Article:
USCCB: Too ‘Conservative’ for Rome
The Vatican restrains the U.S. bishops from taking too strong a stance
TopicsBishops and Cardinals
The Vatican has again stepped into the affairs of the USCCB in order to delay action with which Rome may not agree. Trusted Vatican watchers such as Edward Pentin and John Allen Jr over the years have portrayed Vatican officials as wary of what is seen as the American bishops’ too-conservative stances. Recall that a lengthy article in L’Osservatore Romano painted a significant faction of American Catholics — notably, pro-lifers and other activists — as allies of “hate”-driven Republicans and fundamentalist Christians. Despite rosy talk of “collegiality” or “shared authority,” it is clear the U.S. bishops are viewed by Rome as needful of intervention on certain hot-button topics.
In 2018, before the USCCB was to vote on abuse-crisis reform measures, the Vatican at the eleventh hour insisted that the new measures be delayed until after a special meeting called by Pope Francis for the following February. Cardinal Daniel DiNardo, then president of the U.S. bishops’ conference, was left to tell his surprised brother bishops that they would not vote on two key proposals. A link to a Catholic World Report article, written by Ed Condon, on that topic can be found below.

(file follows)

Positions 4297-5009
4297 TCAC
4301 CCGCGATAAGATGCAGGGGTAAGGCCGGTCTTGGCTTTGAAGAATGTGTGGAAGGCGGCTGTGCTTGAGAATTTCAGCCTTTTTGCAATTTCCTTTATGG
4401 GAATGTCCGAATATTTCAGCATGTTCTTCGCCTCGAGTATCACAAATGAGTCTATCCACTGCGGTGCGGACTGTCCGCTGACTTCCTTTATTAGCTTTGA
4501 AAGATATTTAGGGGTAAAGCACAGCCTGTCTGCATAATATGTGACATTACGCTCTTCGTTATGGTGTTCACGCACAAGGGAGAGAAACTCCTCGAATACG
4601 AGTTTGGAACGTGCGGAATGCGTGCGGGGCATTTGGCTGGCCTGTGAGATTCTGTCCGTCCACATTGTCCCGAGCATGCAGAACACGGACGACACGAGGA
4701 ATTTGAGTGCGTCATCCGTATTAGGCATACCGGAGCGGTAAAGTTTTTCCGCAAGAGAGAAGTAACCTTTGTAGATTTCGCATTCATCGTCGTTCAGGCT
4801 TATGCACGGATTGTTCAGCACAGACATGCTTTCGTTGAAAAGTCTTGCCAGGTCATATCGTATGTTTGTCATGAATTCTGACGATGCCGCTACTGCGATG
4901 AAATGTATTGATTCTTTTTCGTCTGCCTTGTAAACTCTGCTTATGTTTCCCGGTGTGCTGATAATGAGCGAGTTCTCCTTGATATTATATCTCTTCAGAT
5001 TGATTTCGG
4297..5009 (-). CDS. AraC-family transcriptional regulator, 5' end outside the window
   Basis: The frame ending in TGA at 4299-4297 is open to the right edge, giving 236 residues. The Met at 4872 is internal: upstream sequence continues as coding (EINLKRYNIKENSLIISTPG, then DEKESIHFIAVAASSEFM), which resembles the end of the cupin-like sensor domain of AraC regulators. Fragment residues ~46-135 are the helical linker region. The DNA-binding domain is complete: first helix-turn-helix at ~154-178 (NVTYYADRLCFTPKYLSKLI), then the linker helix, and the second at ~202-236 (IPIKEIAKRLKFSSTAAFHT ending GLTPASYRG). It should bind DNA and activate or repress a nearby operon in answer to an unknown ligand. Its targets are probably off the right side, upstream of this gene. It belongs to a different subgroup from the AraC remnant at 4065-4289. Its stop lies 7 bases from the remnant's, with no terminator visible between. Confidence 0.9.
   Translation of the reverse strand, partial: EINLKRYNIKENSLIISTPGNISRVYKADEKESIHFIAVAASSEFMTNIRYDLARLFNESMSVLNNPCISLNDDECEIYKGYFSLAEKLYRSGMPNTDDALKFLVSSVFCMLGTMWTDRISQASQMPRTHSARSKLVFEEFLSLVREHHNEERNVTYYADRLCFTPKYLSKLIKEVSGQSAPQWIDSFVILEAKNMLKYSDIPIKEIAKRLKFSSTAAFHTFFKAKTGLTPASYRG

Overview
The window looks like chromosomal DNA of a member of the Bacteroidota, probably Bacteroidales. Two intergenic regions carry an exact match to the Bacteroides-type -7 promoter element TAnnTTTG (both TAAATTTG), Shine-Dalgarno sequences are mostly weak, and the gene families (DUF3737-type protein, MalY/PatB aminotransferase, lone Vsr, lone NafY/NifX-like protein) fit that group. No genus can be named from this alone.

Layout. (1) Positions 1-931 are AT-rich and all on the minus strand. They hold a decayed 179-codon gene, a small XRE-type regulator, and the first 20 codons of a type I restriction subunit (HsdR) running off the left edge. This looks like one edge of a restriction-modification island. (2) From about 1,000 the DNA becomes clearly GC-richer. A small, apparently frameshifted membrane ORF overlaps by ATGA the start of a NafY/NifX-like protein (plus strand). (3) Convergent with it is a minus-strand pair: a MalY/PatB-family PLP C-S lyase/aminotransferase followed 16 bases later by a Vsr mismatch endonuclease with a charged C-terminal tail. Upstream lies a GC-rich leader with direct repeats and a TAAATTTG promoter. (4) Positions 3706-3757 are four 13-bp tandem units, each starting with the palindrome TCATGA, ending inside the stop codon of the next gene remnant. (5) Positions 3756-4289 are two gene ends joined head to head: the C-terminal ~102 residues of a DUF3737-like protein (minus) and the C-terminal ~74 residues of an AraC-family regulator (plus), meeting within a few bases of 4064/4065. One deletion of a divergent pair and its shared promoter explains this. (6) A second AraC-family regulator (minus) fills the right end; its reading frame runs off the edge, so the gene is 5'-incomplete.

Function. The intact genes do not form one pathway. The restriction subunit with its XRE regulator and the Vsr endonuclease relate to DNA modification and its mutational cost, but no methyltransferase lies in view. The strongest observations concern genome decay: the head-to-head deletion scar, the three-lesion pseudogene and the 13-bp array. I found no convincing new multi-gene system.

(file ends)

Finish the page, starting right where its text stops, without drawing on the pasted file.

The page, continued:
Yesterday the Vatican — namely, CDF prefect Cardinal Luis Ladaria — weighed in on the U.S. bishops’ plan to draft a national policy regarding the reception of Communion, including (and especially) by prominent Catholic politicians who promote abortion and other culture-of-death causes. Ladaria urges the bishops to be cautious, and he calls for “extensive and serene dialogue,” as if this subject hasn’t been extensively debated for decades. A link to yesterday’s story, from Catholic World News, is below.
It is interesting to note that, over the decades, ex-cardinal McCarrick carried water for the “cautious” point of view on culture-of-death warriors receiving Communion. It is also notable that Cardinal Cupich of Chicago is a similar force in both controversies, ensuring that the U.S. bishops don’t take too strong a stance.
A link to yesterday’s story: https://www.catholicculture.org/news/headlines/index.cfm?storyid=50798
A link to the story on the 2018 affair: https://www.catholicworldreport.com/2018/11/12/vatican-cancels-us-bishops-vote-on-sex-abuse-reform-measures/
Meanwhile, in the wealthy German sector of the Church, what is Rome saying to those boldly progressive German bishops?
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